Painting glass in the early European style -Venice

I recently was thinking of stuff I did long ago, and if it could apply to my medieval bent. I remembered being in Chicago at the Art Institute last year, where I saw some medieval and Renaissance painted glass beakers from Germany and Italy. I thought of how I had painted things on glass (I once even had a paying commission for two martini glasses with a whimsical city theme!) But mostly I painted silly things for my own amusement – very happy root vegetables, rabbits, birds on phone wires….

But today at the craft store there were glass paints on clearance so I bought them, and sat down tonight with some pictures to inspire me, and here’s what I got from tonight’s try of a long-forgotten thing. I am pretty clumsy and have forgotten the nice ratios I used to have to thin the enamel, but hey, there it is….

I used the Aldrevandini beaker in the British Museum collection as my inspiration, since it’s mostly leaves, frankly, and not finely detailed pictures of people doing something fun or useful. I think I can almost handle leaves. A photo of it is at the bottom.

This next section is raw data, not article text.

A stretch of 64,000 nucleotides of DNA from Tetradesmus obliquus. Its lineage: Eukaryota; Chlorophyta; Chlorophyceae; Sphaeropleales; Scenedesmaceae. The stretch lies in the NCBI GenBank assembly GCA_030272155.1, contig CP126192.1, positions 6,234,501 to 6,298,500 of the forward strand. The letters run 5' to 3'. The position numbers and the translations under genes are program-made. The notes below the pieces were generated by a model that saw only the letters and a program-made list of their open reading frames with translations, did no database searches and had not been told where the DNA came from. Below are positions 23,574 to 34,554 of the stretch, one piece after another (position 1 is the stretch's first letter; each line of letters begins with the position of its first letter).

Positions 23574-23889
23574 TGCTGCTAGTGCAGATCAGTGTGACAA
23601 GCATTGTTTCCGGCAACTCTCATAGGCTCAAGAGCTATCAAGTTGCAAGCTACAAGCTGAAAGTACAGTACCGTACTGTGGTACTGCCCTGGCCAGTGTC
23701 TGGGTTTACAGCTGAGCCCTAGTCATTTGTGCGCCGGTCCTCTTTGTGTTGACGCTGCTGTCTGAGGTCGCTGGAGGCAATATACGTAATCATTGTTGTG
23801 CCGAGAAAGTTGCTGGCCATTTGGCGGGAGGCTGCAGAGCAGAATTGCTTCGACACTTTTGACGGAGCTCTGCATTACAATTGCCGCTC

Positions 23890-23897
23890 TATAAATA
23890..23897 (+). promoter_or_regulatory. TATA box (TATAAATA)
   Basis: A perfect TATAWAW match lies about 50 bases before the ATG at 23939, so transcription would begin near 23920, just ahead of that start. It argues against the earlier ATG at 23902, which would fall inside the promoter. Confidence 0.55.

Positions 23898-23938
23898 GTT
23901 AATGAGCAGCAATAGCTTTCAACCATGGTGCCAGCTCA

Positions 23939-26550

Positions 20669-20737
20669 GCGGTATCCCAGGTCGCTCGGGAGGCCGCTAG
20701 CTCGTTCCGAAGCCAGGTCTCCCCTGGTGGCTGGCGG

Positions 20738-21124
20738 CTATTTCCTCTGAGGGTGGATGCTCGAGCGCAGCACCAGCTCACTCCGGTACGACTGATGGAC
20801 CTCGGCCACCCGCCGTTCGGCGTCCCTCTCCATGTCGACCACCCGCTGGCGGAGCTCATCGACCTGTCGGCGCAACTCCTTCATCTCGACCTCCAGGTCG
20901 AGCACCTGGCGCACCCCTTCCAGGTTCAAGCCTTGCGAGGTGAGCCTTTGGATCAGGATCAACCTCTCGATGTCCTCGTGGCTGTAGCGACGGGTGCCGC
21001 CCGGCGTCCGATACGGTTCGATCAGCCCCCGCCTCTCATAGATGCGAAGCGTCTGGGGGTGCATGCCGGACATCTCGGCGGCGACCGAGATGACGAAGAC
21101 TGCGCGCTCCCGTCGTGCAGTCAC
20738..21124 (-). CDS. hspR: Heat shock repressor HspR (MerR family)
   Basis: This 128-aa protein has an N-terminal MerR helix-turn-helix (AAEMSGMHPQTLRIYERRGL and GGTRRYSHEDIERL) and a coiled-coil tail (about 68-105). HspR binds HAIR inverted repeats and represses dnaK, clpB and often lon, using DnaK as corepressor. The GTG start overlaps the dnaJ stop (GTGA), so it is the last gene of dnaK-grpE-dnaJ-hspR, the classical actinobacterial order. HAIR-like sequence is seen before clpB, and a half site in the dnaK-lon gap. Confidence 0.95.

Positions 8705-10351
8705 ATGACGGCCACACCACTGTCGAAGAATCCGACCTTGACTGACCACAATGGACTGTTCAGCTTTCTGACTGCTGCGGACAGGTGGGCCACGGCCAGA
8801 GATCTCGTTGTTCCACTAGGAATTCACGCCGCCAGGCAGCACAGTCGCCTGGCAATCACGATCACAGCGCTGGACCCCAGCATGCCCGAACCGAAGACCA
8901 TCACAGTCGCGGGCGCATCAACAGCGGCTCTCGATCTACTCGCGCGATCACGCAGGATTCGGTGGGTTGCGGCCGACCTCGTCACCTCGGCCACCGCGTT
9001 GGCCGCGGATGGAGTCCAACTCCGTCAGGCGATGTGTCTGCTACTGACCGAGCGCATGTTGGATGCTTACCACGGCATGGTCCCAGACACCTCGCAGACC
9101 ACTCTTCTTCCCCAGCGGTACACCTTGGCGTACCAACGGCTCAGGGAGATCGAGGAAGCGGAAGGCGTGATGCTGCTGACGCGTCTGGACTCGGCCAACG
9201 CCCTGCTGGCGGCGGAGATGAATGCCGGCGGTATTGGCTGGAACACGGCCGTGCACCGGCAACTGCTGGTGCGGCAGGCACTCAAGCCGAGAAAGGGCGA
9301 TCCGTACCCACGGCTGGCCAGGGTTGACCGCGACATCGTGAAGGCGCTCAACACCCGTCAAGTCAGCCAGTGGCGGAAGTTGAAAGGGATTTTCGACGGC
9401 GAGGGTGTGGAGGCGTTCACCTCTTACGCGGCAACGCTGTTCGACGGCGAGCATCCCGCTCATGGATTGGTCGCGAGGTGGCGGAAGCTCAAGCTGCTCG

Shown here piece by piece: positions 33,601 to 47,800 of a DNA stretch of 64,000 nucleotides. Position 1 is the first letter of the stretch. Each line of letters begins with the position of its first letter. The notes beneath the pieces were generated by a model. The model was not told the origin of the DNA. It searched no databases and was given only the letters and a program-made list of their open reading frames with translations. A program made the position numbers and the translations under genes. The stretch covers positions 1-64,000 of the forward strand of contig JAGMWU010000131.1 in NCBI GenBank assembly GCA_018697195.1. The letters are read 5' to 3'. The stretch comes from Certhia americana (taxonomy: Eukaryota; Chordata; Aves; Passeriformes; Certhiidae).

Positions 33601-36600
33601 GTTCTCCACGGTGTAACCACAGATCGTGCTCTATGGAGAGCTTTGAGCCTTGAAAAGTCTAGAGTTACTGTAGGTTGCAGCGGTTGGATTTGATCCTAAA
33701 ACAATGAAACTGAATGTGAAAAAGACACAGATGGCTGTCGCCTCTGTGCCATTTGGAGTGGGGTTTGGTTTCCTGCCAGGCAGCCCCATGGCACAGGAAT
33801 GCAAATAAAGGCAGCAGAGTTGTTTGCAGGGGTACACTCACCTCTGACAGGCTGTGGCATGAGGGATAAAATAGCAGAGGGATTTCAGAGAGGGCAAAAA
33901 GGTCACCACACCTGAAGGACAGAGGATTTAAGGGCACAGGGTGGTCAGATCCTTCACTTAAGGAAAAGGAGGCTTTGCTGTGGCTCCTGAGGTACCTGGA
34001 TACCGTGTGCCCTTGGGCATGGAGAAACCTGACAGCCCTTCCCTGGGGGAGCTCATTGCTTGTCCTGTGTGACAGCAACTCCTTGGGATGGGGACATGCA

Thanet glass, front view
I used heraldry as a motif, like the original glass. Though mine is a little more wonky.
Thanet glass, side view
I used the floral and leaf motif from the original as well, and yes, they are parti-colored in the original one as well.
Thanet glass, side detail
Detail of flower-leaf-thing.
Thanet glass, three quarter view
Side-ish view of the jar, with leaves. The little yellow flowers are in the original as well.
Practice jar, painted enamel in the Venetial style
I used a jam jar for practice, especially fitting since it's one I am often teased about by a house brother, because I use it for the dragging about of cordials (I just hate corks for stuff you have to keep re-corking! Just give me a gol-darned screw top, period be dashed!) So I blinged it up Thanet style.

This is the piece which was the inspiration for the work. It’s obviously a totally different style of glass, not a jam jar, and it really shows that I need to thin out the enamel somewhat to get a finer line to work with, but overall, I think it’s not the worst start of things, given the last time I picked up a paint brush.


The Aldrevandini Beaker - British Museum
The Aldrevandini beaker is a uniquely well-preserved example from a group of glass vessels produced in Venice at the end of the thirteenth and the beginning of the fourteenth century.


More to come, surely.